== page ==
The most striking characteristic of this versatile species is an abundance of
brightly colored crepe-paper like flowers, which hang in clusters on the new
growth, and last from mid-summer to frost. The form most commonly seen in
central Oklahoma is a large, multi-trunk shrub, although Crapemyrtles can
range in scale from a dwarf shrub to a small tree. Many cultivars of the
Crapemyrtle exist, with flower colors that range from white, pink, purple, to deep
red. Small clusters of colorful berries form after the flowers have faded. One of
the latest plants to develop foliage in the spring, the small, glossy, dark green
leaves finally appear, then often turn brilliant colors in the fall. With attractive
brown to gray peeling bark, the mature Crapemyrtle retains visual interest
through the winter months.
The Crapemyrtle can be grown as a deciduous tree or shrub, depending upon
the cultivar, and is a very adaptable species that thrives in Oklahoma's hot
summer sun. Although this plant is very drought resistant, it prefers moist, welldrained
soils with a soil alkalinity no higher than 7.3. Crapemyrtles will,
however, grow in most soils and perform well. Soils that are excessively high in
alkaline, or the presence of hot, drying winds may cause leaves to scorch. Also
affecting the health of foliage are soils with poor iron, which may cause
chlorosis, or a yellowing of the leaves. Since flowers are produced on new
growth, prune in the winter to maximize flowering.
As our Hardiness Zone is the limit for the Crapemyrtle's cold tolerance, occasionally a harsh winter may kill the plant back to the roots. In Oklahoma, Mother Nature dictates if Crapemyrtles live long enough to develop into substantial trees with the characteristic peeling bark. If protected against the environment, they can and do achieve maturity in Central Oklahoma. Fortunately, cold hardy species, such as Lagerstroemia faurei, have been developed.
Powdery mildew can attack leaves of nonresistant varieties in cool, damp locations; however, many mildew-resistant cultivars are available. Certain varieties of the Crapemyrtle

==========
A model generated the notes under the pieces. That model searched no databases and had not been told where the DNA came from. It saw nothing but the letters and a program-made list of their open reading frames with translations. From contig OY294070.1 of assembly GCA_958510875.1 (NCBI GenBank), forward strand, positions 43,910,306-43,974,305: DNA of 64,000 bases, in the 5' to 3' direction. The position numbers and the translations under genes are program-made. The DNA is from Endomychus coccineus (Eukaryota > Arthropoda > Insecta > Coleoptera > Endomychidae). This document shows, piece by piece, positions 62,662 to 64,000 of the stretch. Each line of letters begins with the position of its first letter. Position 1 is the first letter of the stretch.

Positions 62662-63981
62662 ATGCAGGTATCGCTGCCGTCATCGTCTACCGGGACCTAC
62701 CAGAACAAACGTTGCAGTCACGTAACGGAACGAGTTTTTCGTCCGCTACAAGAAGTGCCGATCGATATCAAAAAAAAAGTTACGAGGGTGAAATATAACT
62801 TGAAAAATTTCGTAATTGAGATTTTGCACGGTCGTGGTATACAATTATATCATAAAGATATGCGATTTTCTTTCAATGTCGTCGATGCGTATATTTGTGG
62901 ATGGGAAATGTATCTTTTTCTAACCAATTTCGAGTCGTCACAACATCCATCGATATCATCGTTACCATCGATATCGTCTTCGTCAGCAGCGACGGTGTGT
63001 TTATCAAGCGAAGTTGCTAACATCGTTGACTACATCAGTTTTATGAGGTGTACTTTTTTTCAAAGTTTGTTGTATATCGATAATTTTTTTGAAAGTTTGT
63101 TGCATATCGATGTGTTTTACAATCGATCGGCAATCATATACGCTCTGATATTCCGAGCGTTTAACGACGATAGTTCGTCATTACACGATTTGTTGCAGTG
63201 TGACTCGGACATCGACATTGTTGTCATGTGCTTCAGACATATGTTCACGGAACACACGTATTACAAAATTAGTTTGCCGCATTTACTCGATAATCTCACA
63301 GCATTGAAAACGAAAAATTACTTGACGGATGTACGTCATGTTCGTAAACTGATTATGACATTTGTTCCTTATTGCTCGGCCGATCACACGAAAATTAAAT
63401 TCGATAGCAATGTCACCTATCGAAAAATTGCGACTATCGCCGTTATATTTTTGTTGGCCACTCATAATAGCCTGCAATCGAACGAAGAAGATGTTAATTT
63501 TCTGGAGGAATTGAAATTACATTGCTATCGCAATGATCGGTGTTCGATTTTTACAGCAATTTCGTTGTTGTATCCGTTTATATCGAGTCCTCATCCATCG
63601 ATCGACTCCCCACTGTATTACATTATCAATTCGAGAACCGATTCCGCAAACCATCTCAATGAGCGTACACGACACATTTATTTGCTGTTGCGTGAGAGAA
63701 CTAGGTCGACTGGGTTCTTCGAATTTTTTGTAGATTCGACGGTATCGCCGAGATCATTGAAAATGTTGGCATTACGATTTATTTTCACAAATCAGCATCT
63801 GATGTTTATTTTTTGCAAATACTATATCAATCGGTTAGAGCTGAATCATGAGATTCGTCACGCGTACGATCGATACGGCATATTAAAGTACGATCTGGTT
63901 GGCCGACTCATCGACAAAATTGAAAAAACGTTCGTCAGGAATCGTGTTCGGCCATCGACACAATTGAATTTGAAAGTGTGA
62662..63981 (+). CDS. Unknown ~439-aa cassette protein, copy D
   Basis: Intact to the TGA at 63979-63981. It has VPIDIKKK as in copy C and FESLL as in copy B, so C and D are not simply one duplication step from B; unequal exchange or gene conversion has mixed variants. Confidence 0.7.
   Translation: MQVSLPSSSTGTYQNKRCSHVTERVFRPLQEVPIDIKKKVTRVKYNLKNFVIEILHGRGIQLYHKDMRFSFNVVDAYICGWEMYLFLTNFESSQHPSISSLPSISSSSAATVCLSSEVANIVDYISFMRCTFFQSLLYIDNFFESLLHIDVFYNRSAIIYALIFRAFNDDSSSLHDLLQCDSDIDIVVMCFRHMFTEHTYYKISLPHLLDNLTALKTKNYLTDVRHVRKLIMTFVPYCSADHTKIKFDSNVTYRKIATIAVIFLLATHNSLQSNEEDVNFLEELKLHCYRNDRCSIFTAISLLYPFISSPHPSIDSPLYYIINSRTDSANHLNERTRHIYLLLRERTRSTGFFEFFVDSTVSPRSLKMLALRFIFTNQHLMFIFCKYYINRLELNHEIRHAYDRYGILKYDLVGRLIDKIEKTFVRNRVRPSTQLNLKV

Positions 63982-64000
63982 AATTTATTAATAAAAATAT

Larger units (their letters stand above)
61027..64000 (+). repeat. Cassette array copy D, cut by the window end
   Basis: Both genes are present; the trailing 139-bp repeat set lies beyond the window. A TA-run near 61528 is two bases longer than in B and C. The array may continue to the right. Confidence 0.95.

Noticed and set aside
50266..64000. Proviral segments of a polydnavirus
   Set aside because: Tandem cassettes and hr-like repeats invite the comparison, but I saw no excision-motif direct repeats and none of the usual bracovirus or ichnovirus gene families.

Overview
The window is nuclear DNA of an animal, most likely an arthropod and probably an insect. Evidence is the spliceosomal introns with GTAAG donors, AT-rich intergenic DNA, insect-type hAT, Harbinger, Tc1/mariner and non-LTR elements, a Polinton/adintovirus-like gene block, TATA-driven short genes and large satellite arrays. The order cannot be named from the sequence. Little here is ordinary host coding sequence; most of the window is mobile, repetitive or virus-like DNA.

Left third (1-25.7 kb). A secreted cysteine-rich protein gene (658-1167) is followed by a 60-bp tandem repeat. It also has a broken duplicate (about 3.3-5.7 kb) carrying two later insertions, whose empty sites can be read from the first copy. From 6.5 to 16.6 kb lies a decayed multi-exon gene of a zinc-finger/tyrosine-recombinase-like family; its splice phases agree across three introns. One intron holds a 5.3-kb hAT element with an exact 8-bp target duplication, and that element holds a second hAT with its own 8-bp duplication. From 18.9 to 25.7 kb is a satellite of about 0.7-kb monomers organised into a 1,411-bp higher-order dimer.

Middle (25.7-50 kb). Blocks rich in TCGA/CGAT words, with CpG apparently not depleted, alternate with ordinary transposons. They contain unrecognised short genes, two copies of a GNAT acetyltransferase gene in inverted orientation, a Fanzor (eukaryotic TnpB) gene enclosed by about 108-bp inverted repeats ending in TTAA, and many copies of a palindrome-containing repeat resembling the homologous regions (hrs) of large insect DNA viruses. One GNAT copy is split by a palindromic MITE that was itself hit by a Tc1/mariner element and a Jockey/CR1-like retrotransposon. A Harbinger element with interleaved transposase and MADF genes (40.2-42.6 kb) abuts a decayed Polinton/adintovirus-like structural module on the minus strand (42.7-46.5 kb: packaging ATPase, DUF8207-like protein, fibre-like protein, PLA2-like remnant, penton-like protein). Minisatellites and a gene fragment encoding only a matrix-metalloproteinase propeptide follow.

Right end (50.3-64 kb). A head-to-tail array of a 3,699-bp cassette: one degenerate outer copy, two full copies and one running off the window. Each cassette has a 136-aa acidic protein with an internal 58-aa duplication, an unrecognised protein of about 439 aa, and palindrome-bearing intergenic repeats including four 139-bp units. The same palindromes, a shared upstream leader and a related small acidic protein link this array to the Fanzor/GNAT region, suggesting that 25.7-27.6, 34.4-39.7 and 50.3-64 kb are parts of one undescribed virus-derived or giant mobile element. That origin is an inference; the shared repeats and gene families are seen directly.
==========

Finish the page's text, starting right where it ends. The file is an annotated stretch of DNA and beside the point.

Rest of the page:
may also be susceptible to many problems in addition to powdery mildew, such as black spot,
tip blight, leaf spot, aphids, root rot, and Florida wax scale.
The “Pink Velour” Crapemyrtle, Lagerstroemia indica ‘Whit III’, was developed in Oklahoma by Carl Whitcomb, and is an “Oklahoma Proven” selection for 2003. It has burgundy-colored leaves in the spring, turning dark green with a purple cast in the summer. The profuse pink blooms last from early July until frost. The Pink Velour Crapemyrtle grows to a height of ten feet, and is
resistant to drought and powdery mildew.
Overall, the Crapemyrtle is useful as an accent plant or as part of a larger grouping. Suggested uses for this plant include a border or specimen plant. Spacing six feet apart will produce an informal row or screen.
Some Local Cultivars: 'Byer's Wonderful White' - white blooms, yellow fall color, 'Candycane' - red blooms trimmed in white, `Catawba' - dark purple flowers, mildew resistant foliage, 'Centennial Spirit' - wine red blooms, redorange fall color, 'Christiana' - dark red blooms, 'Christmastime' - white blooms, 'Firebird' - pink-red blooms, 'Pink Lace' - pink blooms, ‘Pink Velour’ – pink blooms, burgundy spring foliage, purple tinted summer foliage, ‘Powhatan’ – medium purple flowers, 'Twilight' - purple blooms, ‘Woodward White’ – white blooms
Lagerstroemia faurei hybrids: 'Apalachee' - upright habit patio tree with dense growth and lightly scented lavender flowers. Seed capsules persist through the winter, 'Basham's Party Pink' - lavender blooms, 'Biloxi' - an upright, vase-shaped tree with an open crown, and pale pink flowers, 'Choctaw' - bright pink blooms, 'Miami' - dark pink flowers and tan- and chestnut-brown colored bark, 'Muskogee' - fast-growing, broad-spreading, tree with light lavender-pink flowers, 'Natchez' - among the first to bloom, white blooms proliferate all summer, red-orange fall color, 'Osage' - broad-rounded shrub or patio tree with pink flowers and glossy, dark-green leaves, 'Sioux' - narrow, vase-shaped plant with medium-pink blooms, 'Tuscarora' - coral-pink blooms, new growth is red turning green, then orange-red in fall